Tue | Aug 22, 2017

Trevor E S Smith | How to get back on track

Published:Sunday | February 12, 2017 | 2:00 AM
Smith

On a work study programme in Germany, I was assigned to meet with a sales representative in a distant town. I failed to switch trains and missed the appointment.

I went off track. I did not achieve what I had set out to do. It is a situation that was fraught with frustration and embarrassment.

You might have experienced the frustration of having gone off track. What lessons can you learn from my experience?

 

WHY DID I GO OFF TRACK?

 

I will examine three things that can cause us to go off track.

1. Failing to pay attention to signposts.

2. Failing to be absolutely clear about what is required.

3. Failing to reach out for help in a timely manner.

 

1. FAILING TO PAY ATTENTION TO SIGNPOSTS

 

We go off track when we fail to pay attention to signposts. We need milestones and progress markers that guide us in achieving our objectives. When we ignore those or they are not in place, we can easily go off track.

Constant comparison of where we are and where we ought to be, helps to keep us on track.

One benefit of these reviews is that they help us to identify when we veer off track and what caused it. The answer might not only help us to avoid future derailments, but may give us important insights into how to resolve current problems.

 

2. FAILING TO BE ABSOLUTELY CLEAR ABOUT WHAT IS REQUIRED

 

We can learn one critical lesson about communication from how directions are given. Both the speaker and hearer tend to take certain critical things for granted. For example, the rent-a-car agent pulls out a map and gives instructions as to which highway will get you to your destination and where you need to exit the highway. Not mentioned, is how to get out of their parking lot unto the highway.

Costly error and rework can be attributed to this fundamental communications problem of different starting points.

One step towards getting back on track is to get clarity about your current location, the destination, and the process for getting there. Start the conversation where people are!

 

3. FAILING TO REACH OUT FOR HELP IN A TIMELY MANNER

I did not ask for help. Many problems could be avoided if we would just ask for information.

Why I failed to ask is instructive. The options are the cause of many derailed projects. Overconfidence is one - "I can do this myself". Pride - "I don't want people to think that I can't do this." Or it might be that by not checking on the signposts, I proceeded along the wrong path in blissful ignorance.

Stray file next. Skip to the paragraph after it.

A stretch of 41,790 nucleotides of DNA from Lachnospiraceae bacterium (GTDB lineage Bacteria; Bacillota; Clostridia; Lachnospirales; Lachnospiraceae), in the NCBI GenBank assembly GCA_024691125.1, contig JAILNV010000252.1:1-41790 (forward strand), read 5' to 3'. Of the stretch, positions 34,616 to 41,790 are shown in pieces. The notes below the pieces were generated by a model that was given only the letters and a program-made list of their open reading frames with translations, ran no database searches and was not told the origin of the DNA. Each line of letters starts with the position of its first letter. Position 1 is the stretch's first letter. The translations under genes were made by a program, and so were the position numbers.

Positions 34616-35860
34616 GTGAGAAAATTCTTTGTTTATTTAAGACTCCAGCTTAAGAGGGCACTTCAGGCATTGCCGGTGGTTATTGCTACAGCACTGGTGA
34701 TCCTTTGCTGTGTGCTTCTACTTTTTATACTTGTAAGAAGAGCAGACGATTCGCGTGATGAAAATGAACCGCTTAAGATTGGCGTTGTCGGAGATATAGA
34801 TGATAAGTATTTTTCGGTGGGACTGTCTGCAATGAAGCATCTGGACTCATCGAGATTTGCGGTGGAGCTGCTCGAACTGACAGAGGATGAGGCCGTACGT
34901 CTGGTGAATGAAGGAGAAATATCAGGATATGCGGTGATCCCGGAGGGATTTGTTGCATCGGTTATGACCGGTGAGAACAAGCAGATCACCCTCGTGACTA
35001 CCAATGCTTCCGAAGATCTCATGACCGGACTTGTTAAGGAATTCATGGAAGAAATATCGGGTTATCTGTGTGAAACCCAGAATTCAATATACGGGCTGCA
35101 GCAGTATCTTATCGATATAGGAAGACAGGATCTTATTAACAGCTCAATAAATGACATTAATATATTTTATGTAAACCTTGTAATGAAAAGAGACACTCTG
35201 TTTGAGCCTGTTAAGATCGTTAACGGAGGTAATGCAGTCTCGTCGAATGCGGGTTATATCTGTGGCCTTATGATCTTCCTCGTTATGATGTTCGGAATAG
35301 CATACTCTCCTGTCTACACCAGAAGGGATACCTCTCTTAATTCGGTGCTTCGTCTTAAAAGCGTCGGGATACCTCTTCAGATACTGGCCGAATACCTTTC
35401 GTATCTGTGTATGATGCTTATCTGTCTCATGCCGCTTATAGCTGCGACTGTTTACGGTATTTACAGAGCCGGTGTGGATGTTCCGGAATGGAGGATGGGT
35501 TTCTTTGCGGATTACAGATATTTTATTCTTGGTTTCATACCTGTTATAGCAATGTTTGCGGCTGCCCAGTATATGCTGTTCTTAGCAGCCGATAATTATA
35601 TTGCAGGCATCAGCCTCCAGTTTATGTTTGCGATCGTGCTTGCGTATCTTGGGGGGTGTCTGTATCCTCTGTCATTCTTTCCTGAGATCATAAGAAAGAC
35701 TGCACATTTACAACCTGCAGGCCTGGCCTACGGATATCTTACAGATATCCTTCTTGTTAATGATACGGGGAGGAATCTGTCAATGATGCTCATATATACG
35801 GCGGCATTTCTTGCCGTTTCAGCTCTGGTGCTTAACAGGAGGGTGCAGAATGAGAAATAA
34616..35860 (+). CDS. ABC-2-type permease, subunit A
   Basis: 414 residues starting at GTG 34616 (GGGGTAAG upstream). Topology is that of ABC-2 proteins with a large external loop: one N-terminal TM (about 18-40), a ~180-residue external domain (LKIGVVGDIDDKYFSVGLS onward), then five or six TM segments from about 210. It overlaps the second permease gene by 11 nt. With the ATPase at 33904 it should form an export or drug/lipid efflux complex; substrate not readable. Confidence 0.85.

Does any of this sound familiar? Too many times we get off track because we opt to go it alone when the timely involvement of a third-party might have made all the difference.

Here are five basic steps for getting back on track:

Step 1: Recognise that you are off track. Have points of reference that make it clear when you go off track.

Step 2: Get access to proper directions. By accessing the correct instructions, you can chart a successful journey.

Step 3: Examine carefully the difference between your location and the destination. This examination will point out what is required to get back on track. What are the challenges and potential solutions? What are the resource implications? How does this impact achieving the original objectives?

Step 4: Keep focused on what getting to the destination means. Although you are off track, you need to avoid getting discouraged and renew your commitment to achieving the objectives.

Step 5: Learn from the experience and put in place measures to prevent a recurrence. Document what went wrong and why, and put in place procedures that will avoid them happening again.

Now enrolling for the Certified Behavioural Coach 2017 programme. Register now. The programme is accredited by the International Coach Federation and the Society for Human Resource Management.

Trevor E S Smith is a behaviour modification coach with the Success with People Academy home of the 'Certified Behavioural Coach' programme. Email: info@swpacademy.com